An Interview with Katherine Mayerovitch About the Baha’i Blogging Challenge

A thrilling initiative is underway: a group of bloggers are each attempting to create Baha’i-inspired content every day for 30 days! It’s called the Baha’i Blogging Challenge and you can read all about it, including how to participate and the writers who are involved, here on the website dedicated to the project.

Katherine Mayerovitch is the fantastic writer who has spearheaded the challenge and she kindly agreed to give us some of the behind-the-scenes details of this exciting initiative and how it came to be: 

Baha’i Blog: What is the blogging challenge?

The Baha’i Blogging Challenge is pretty simple at its heart. During the month of November, post something related to or inspired by the Faith every day, and share with the hashtag #bahaiblogging so other participants can find it. Most people are participating through traditional blogs, but some folks are participating on Facebook or even Twitter. It’s deliberately open-ended so that as many people as possible can participate in a way that works for them.

Baha’i Blog: What inspired you to create it?

There were a few things that really combined to inspire the Baha’i Blogging Challenge. The first is that I really love blogs! I have quite a few that I follow religiously, the same way some folks read the newspaper in the morning. And as someone who writes a lot of blog posts as a freelancer, they’re always on my mind, to some degree.

The second inspiring factor was the Bicentenary. For the first time in my life, there was this global flowering of Baha’i-inspired content all over social media. It was everywhere! There were essays and articles and videos and photos and art from all around the world. People were commenting on it, sharing it, borrowing ideas and remixing them in their own communities and sharing the results… it was everything I’d always hoped for, being part of a worldwide community online.

So I knew that I wanted to see some of that momentum continue, but how could a community be built around it, especially when we’re largely a community of amateurs? It couldn’t just be left to a few communication professionals. As I was thinking about all of this towards the end of October, a ton of my writer friends were gearing up for National Novel Writing Month, where people challenge themselves to write 50,000 words of fiction in 30 days. The community that builds up around it every year is incredible. And so that’s where the idea of a month-long blogging challenge finally arose.

Katherine Mayerovitch

Baha’i Blog: How has it been going so far?

I think it’s been going really well! As of right now, we have 24 people who have signed up to participate. Not all of us have been able to post every day, but everyone has posted at least something, and there’s a core community of folks who are all supporting and encouraging one another. A lot of us had blogged in the past, but had let it fall by the wayside over the years, and there are others who are totally new to the idea, and created something new just to participate in this challenge. We’re all breaking out of our comfort zones.

Another encouraging aspect of the blogging challenge is the diversity it encompasses. We have people who exclusively share poetry or art. We have people writing about the history of the Faith, people sharing favorite prayers, and people just sharing their everyday experiences as part of the Baha’i community. It’s very much a microcosm of the kind of creative expression we saw in October, and it’s incredibly exciting.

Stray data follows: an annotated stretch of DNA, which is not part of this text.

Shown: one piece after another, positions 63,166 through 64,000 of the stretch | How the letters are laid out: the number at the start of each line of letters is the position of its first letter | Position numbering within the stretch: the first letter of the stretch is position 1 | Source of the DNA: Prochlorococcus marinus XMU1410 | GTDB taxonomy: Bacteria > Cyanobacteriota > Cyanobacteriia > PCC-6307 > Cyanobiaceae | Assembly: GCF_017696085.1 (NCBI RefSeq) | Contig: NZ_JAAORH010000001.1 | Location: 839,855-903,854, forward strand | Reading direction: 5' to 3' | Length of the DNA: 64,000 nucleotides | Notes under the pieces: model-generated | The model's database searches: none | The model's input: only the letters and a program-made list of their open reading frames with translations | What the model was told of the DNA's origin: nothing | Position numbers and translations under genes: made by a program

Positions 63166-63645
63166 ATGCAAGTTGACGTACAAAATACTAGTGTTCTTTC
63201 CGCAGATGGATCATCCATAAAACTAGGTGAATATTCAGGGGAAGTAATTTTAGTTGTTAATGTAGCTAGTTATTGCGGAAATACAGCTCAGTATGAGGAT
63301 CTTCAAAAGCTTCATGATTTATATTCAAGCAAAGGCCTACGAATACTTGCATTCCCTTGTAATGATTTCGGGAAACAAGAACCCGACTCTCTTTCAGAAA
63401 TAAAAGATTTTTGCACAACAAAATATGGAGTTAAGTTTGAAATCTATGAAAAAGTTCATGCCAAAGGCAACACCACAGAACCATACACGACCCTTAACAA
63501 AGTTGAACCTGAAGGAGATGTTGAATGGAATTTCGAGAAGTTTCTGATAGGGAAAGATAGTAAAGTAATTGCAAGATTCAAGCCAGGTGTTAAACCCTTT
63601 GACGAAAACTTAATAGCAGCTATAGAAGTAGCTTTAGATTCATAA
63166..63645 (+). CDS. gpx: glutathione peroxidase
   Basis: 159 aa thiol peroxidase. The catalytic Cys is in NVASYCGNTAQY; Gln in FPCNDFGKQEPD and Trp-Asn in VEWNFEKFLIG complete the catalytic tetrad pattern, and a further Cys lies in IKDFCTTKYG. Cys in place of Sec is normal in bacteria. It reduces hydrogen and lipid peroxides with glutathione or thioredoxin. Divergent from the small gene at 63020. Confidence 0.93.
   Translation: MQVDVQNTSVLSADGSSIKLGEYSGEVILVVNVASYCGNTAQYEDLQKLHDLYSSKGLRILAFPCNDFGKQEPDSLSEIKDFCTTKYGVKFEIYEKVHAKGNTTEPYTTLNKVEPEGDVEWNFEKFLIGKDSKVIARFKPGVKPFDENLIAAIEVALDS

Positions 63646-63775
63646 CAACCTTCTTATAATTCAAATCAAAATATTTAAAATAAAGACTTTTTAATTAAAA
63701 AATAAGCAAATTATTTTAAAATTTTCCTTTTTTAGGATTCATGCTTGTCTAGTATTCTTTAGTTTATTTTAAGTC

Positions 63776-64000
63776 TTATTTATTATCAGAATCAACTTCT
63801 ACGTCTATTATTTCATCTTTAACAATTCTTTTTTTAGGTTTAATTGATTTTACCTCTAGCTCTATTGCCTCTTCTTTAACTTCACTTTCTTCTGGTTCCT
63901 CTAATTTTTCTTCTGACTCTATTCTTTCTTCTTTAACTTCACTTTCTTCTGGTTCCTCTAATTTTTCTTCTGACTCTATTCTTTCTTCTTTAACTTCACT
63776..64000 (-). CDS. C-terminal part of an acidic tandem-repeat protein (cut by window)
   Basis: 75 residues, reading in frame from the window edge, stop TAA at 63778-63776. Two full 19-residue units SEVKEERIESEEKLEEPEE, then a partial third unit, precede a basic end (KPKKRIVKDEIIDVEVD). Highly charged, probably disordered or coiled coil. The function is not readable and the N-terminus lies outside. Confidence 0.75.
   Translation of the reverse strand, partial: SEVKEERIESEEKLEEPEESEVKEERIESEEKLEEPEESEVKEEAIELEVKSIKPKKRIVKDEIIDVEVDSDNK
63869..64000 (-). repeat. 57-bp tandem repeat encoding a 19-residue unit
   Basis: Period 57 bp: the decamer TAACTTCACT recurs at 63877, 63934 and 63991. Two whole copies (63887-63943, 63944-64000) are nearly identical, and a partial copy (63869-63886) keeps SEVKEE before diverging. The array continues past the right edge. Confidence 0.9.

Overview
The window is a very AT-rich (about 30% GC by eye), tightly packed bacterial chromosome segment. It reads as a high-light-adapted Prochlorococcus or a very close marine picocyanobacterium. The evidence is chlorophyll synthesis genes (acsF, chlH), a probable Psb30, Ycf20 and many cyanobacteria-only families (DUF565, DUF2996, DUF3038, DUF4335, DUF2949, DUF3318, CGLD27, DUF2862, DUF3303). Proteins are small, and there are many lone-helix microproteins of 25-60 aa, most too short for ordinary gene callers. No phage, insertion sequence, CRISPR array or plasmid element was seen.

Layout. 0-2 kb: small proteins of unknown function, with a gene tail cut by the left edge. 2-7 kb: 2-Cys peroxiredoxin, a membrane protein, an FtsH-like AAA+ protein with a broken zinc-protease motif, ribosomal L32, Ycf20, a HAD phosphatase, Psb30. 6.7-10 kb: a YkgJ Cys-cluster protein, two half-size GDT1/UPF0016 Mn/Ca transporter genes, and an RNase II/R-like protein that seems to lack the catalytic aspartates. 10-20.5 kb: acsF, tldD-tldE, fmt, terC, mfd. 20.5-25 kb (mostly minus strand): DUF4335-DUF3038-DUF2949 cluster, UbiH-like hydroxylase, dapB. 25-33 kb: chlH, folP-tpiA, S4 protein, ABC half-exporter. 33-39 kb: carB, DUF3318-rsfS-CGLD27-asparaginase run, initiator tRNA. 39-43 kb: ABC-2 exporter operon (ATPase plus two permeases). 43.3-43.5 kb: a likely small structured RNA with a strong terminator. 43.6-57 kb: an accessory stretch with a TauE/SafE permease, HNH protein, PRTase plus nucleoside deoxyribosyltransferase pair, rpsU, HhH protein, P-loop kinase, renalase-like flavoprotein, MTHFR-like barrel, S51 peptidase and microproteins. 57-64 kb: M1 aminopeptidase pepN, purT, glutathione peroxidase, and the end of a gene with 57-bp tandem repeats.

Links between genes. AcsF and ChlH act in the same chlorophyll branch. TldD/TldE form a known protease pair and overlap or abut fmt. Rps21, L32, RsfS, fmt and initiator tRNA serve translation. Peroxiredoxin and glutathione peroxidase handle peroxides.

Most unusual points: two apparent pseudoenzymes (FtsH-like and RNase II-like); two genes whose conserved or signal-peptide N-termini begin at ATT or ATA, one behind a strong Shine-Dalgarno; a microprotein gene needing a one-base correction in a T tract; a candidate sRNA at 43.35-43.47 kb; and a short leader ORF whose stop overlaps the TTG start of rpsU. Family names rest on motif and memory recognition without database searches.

Baha’i Blog: How can others get involved, help motivate writers, or support this initiative?

Well, it’s never too late to join! You can put your name and blog down on our sign-up sheet, join our Facebook group if you want, fire up that blog, and get sharing at any point during the month. If that’s not your style, you can read what others are creating, either by checking out the sidebar links on the challenge website or by searching for #bahaiblogging across social media. If you see something that touches you or might be meaningful to a friend, share it. There’s nothing more discouraging to a blogger than that feeling that you’re writing into the void.

In the future I’d love to see even more experimentation. Is there a junior youth group where each member could write about their experience on a different day of the week? People working primarily through video? Cross-platform collaboration between writers and artists? Real-time reflections on the planning and execution of an expansion phase? There are so many opportunities for us to communicate more fully with one another. The biggest help is being willing to give it a go.

Baha’i Blog: Wow! What an incredible initiative! Thank you so much for sharing this! Good luck with the rest of November and I look forward to seeing how the month unfolds!

Find out more about the challenge, the blogs involved, ideas and prompts for writing, and how to participate, all on the website for the Baha’i Blogging Challenge: https://bahaiblogchallenge.wordpress.com/

About the Author

Sonjel Vreeland

In her innermost heart, Sonjel is a mother, a wife and a bookworm but professionally she is a museologist and a library technician. She currently lives on Prince Edward Island, an isle in the shape of a smile on the eastern Canadian coast. Sonjel is a writer who loves to listen to jazz when she's driving at night.

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